Reviewed by George Basler
Henrik Ibsen’s 1879 masterpiece, A Doll’s House, ends with a shocker as Nora, the main character, walks out the door, leaving behind a suffocating marriage and abandoning three young children.
Lucas Hnath’s A Doll’s House, Part 2 begins with Nora walking back through the door 15 years later. How she is greeted by those she rejected is being depicted in a lively and satisfying production at the Chenango River Theatre in Greene.
The play was a hit on Broadway in 2017 and won Laurie Metcalf a Tony Award for her performance as Nora. The CRT production, which opened this past weekend (May 24-26), features intelligent direction by Kiara Pipino and a strong cast of actors who make their characters deeply human and emotionally compelling.
Skillful acting is essential because Hnath has structured his play as a series of debates among the characters about the nature of relationships and self-actualization. If poorly acted, this could be didactic and dull, but CRT’s production holds your attention. It feels as if you’re eavesdropping on people going through real-life problems where nothing is one-sided, and nothing is black or white.
While A Dolls House, Part 2 is a serious play, it has comic moments, notably in the second act when Nora and her husband, Torvald, get into a knock-down, drag-out confrontation. It begins with near violence, then turns into a slapstick routine that works supremely well in the context of the play.
Bevin Bell-Hall gives an affecting performance as Nora, who is brimming with self-confidence from penning a series of feminist novels that focus on women leaving their husbands. Bell-Hall skillfully plays this strength but also finds humor in the character’s self-delusion about the future. (“Twenty, 30 years from now, marriage will be a thing of the past,” she pontificates at one point.)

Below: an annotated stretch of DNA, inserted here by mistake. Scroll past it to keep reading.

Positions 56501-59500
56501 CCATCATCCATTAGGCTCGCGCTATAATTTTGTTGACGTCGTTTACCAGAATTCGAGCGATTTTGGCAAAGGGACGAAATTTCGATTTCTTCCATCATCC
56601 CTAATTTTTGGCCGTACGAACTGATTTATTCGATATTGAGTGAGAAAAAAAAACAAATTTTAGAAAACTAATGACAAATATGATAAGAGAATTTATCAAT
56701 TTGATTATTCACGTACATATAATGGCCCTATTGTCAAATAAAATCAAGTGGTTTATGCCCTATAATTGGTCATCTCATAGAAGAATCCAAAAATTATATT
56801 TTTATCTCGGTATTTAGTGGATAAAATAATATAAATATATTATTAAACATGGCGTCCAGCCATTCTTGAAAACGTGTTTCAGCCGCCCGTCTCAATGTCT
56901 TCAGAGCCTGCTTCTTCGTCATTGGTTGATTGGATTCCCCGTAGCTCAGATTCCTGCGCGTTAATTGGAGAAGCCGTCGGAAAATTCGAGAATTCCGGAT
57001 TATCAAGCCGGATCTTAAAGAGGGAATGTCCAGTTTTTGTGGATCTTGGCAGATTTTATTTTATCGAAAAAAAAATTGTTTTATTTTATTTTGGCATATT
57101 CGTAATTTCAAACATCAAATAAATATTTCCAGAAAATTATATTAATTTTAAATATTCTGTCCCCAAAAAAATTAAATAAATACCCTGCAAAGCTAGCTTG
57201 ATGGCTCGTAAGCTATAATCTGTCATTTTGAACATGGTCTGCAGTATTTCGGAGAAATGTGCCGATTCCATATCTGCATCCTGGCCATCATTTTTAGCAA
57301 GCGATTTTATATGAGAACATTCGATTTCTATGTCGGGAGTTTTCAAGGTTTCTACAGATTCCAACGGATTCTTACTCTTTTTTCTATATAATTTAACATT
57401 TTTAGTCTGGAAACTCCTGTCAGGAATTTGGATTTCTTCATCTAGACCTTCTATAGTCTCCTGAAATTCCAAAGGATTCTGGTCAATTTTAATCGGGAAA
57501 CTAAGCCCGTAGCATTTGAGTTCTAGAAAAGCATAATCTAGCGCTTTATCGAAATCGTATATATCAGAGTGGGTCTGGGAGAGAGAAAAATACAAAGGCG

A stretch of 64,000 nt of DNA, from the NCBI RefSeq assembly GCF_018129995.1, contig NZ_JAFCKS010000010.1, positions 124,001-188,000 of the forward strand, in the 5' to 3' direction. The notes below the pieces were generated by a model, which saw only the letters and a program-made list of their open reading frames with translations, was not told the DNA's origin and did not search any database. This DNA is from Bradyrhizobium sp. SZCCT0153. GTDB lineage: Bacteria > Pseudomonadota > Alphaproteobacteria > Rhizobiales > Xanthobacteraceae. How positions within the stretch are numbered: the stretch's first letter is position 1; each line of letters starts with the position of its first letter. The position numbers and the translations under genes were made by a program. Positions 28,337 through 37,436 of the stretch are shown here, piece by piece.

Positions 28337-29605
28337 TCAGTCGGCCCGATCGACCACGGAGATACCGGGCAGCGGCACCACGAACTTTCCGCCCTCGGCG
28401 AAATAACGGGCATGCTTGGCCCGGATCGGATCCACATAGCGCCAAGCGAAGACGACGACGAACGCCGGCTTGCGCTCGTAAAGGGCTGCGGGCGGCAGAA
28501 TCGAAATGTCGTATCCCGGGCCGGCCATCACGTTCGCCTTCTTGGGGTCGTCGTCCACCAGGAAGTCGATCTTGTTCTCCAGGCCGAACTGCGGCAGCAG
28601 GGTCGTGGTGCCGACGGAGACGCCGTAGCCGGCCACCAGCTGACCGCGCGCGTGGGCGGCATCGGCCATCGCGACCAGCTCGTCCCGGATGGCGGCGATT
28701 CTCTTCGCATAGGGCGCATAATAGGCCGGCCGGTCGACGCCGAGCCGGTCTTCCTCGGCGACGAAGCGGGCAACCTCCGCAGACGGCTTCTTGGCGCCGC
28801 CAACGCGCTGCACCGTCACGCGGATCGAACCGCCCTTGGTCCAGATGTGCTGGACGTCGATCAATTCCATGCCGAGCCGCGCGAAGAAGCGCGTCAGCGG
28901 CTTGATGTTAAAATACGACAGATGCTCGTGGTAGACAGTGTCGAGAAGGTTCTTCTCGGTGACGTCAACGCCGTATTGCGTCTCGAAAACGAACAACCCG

The fact that Nora is a mixture of empowerment and cluelessness makes the role a challenging one, and Bell-Hall does a capable job. What’s missing from the character, though, is a sense of mystery or deep feelings. Nora seems almost detached from what’s going on around her.
The supporting cast is first rate. Drew Kahl plays Torvald in a way that engenders compassion. Kahl effectively shows the character’s simmering anger toward Nora while also revealing that he’s become a more chastened and understanding – if still slightly smug — person. He would welcome the chance for a “do over” with Nora. What’s emotionally painful is his realization that it’s impossible.
Dori May Ganisin plays the family’s housekeeper, Anne Marie, with good comic timing and expert facial expressions that prompt many of the play’s laughs. But the character is more than a comic foil, and Ganisin’s performance is a nuanced one that shows both the resentment and affection that Anne Marie feels toward Nora and the family.
Finally, Amy Crossman gives a subtle and impressive performance as Emmy, Nora’s now-grown daughter. All coolness on the outside, Emmy churns with resentment on the inside. A long scene in which Crossman confronts her mother about marriage, and the impact of Nora’s abandonment, is brilliantly staged and acted. “Don’t make my wants your wants,” Emmy tells Nora in a particularly jarring moment that Crossman makes her own.
One sticking point in Hnath’s play is his decision to drop in “f bombs” and other profanities at certain points. While the language gives the play a contemporary feel and prompts some laughs, it plays like a gimmick that is jarringly out of place with the time period of Ibsen’s original work. Dedicated Ibsen enthusiasts must be gnashing their teeth.
Still, A Doll’s House, Part 2 is consistently engaging and raises some interesting questions. When does self-actualization become selfishness? Is convention stifling or something humans need to cling to? Is individual insularity a cause for celebration or something that will lead to “a future in which we are all just nomads,” as Emmy tells her mother?
The Chenango River Theatre has opened its 12th season with a thought-provoking work.
IF YOU GO: A Doll’s House, Part 2 will be performed through June 16 at the Chenango River Theatre, 991 State Highway 12, Greene. Performances are 7:30 p.m. Thursdays, Fridays and Saturdays and 2 p.m. Sundays. Ticket are $25 for all performances except Saturday evenings, which are $27.
New this season is free tickets to high school and full-time college students (22 and under). Up to eight seats will be available at no charge for any Thursday, Friday and Saturday performance. For more information, visit www.chenangorivertheatre.org or call 656-8499.